“Ileana Sonnabend: Ambassador for the New” at the Museum of Modern Art is a cold and impersonal show which comes across as what it is, the outcome of legal hassles and diplomatic campaigns surrounding her billion dollar estate. Born into a wealthy Jewish family in Romania in 1914, she married no other than Leo Castelli, born Leo Krausz, in 1932. During World War II, they and their young daughter, Nina, fled Europe for New York, where Castelli opened a gallery that would be legendary. Artwise they were the perfect art dealing couple. Even though it might be thought that Castelli was the adventurous one, this MOMA exhibition show that she was the one with the discerning eye and he was the charmer. Together, in 1957 they made a famous exploratory trip to Robert Rauschenberg’s studio, where they met Jasper Johns. Sonnabend bought a Johns painting on the spot and became Rauschenberg’s avid and lasting advocate.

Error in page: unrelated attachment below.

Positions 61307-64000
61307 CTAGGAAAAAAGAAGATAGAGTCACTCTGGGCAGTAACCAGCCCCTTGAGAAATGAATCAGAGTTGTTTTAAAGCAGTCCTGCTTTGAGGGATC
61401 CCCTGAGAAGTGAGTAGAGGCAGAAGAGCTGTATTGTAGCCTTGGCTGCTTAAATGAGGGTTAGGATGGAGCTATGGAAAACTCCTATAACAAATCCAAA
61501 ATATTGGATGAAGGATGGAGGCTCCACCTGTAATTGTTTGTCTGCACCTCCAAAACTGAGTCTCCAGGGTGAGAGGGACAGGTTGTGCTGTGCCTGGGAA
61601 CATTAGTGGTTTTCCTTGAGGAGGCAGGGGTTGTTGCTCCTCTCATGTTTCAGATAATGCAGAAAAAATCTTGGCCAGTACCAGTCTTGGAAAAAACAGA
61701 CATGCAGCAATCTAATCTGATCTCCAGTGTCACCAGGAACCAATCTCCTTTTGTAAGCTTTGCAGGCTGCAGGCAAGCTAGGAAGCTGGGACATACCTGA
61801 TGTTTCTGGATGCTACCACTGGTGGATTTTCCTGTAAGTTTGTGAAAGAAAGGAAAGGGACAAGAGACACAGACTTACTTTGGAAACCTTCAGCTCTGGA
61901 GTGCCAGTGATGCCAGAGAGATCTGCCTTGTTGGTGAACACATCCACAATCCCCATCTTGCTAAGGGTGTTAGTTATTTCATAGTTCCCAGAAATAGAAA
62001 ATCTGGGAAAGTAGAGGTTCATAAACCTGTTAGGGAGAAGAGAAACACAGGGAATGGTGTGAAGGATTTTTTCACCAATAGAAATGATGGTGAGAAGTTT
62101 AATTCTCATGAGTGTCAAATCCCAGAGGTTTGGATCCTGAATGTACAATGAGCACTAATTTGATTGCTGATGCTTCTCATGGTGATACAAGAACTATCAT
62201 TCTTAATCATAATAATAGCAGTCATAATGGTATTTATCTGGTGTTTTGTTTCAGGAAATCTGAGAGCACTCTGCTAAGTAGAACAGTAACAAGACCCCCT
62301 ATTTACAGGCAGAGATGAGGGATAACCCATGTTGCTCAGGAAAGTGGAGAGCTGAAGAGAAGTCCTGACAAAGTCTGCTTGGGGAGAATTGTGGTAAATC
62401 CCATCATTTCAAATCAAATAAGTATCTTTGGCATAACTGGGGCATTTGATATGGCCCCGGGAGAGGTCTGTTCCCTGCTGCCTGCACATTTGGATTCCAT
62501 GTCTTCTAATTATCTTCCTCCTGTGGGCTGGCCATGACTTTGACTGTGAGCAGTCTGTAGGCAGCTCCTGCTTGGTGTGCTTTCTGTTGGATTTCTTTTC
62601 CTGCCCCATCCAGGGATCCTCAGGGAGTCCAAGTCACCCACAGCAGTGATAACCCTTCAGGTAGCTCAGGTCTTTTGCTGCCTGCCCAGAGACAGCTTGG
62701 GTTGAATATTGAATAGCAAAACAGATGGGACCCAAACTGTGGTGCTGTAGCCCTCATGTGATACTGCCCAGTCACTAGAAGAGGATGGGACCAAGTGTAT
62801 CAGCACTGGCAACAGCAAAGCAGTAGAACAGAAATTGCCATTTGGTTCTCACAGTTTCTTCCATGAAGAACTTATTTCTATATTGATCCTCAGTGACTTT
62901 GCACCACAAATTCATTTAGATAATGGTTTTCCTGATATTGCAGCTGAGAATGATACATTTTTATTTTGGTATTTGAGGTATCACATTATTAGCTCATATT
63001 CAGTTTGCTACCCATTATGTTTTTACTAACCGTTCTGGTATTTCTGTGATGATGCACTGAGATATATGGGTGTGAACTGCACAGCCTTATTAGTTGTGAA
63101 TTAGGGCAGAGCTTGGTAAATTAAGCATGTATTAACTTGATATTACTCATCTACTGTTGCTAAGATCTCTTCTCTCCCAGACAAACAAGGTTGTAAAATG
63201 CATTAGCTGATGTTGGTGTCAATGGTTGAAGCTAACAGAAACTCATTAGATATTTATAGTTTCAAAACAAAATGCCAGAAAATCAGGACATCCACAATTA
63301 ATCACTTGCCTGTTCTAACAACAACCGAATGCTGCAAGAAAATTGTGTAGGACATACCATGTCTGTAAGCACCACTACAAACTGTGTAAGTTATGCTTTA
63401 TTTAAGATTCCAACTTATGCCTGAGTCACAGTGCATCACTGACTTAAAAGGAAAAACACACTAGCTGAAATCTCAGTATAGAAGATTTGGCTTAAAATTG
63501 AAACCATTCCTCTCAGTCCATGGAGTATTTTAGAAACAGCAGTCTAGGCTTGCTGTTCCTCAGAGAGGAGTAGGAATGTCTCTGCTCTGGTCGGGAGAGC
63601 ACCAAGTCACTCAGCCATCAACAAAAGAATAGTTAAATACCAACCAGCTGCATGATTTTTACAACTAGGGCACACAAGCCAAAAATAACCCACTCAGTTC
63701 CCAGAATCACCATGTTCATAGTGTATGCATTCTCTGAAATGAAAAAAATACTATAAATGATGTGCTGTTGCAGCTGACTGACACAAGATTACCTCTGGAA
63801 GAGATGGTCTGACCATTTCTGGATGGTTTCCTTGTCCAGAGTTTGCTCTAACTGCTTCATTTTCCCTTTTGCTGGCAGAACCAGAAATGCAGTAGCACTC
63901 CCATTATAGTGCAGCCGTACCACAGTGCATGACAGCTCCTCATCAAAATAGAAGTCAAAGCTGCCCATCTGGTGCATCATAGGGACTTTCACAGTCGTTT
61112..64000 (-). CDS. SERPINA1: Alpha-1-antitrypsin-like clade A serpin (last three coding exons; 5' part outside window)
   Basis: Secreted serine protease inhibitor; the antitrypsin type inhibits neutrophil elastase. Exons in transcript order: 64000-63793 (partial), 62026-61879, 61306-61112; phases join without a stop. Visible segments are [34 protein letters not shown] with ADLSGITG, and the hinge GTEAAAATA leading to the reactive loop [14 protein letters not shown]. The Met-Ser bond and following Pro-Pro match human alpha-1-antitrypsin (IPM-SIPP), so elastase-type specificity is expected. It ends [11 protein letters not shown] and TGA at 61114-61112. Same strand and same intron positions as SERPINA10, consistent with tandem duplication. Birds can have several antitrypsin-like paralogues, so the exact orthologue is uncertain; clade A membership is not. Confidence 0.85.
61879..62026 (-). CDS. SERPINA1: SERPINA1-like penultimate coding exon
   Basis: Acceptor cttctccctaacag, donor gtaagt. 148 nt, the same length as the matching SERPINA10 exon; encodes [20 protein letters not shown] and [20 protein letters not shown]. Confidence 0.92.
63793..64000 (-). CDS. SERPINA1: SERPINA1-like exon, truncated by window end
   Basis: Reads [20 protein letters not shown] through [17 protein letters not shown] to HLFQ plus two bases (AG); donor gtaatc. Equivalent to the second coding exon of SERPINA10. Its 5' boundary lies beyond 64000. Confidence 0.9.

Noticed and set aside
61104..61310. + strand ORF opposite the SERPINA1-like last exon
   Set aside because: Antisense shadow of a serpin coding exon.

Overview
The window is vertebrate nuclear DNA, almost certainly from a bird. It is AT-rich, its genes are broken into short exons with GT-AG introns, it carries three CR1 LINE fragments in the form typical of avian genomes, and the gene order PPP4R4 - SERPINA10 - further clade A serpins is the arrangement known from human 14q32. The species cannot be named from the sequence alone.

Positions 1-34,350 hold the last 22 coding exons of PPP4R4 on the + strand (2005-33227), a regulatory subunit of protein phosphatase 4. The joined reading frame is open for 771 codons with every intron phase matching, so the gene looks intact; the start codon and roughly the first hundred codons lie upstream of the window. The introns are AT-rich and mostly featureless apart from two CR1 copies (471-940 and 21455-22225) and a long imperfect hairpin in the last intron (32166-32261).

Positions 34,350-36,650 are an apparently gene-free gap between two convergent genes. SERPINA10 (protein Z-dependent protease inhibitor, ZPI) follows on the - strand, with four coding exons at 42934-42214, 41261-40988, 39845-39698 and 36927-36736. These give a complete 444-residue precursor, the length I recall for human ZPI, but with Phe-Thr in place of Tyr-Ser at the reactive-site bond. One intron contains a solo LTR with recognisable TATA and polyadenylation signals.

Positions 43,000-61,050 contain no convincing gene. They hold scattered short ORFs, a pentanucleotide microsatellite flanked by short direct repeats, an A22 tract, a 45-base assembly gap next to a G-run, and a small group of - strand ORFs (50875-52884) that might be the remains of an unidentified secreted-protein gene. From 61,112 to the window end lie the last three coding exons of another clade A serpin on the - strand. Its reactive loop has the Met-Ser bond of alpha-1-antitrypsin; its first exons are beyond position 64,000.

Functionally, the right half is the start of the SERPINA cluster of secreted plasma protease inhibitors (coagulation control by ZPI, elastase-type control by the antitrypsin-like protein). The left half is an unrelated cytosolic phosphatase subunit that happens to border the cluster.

After she and Castelli divorced in 1959, Sonnabend remarried, moved to Paris and opened a gallery of her own. She introduced American artists like Roy Lichtenstein, Andy Warhol and Rauschenberg to Europe, helping, long-distance, to position New York as the new art capital. When she moved back to Manhattan in 1968 and set up business in SoHo, she pulled traffic in the other direction, drawing avant-garde European art from across the Atlantic. She sustained this cosmopolitan mix for five decades, and stayed interested in new art until her death at 92 in 2007. The MoMA show, organized by Ann Temkin, the museum’s chief curator of painting and sculpture, and Claire Lehmann, a curatorial assistant, is a sampler of some 40 objects covering that span, some owned by Sonnabend at one time and others she exhibited in her gallery. Rauschenberg’s monumental 1959 assemblage or “combine” titled “Canyon” has pride of place just inside the gallery entrance, and for good reason. It was Sonnabend’s favourite among the thousands of objects she acquired. It was a much-reported MoMA acquisition in 2012. And it’s still a startler. Its central element, a taxidermied bald eagle, spread-winged and with a trussed pillow dangling from its claws, conjoins an American emblem with a reference to the Greek myth of Zeus and Ganymedes, which might be the only truly gay reference in mythology.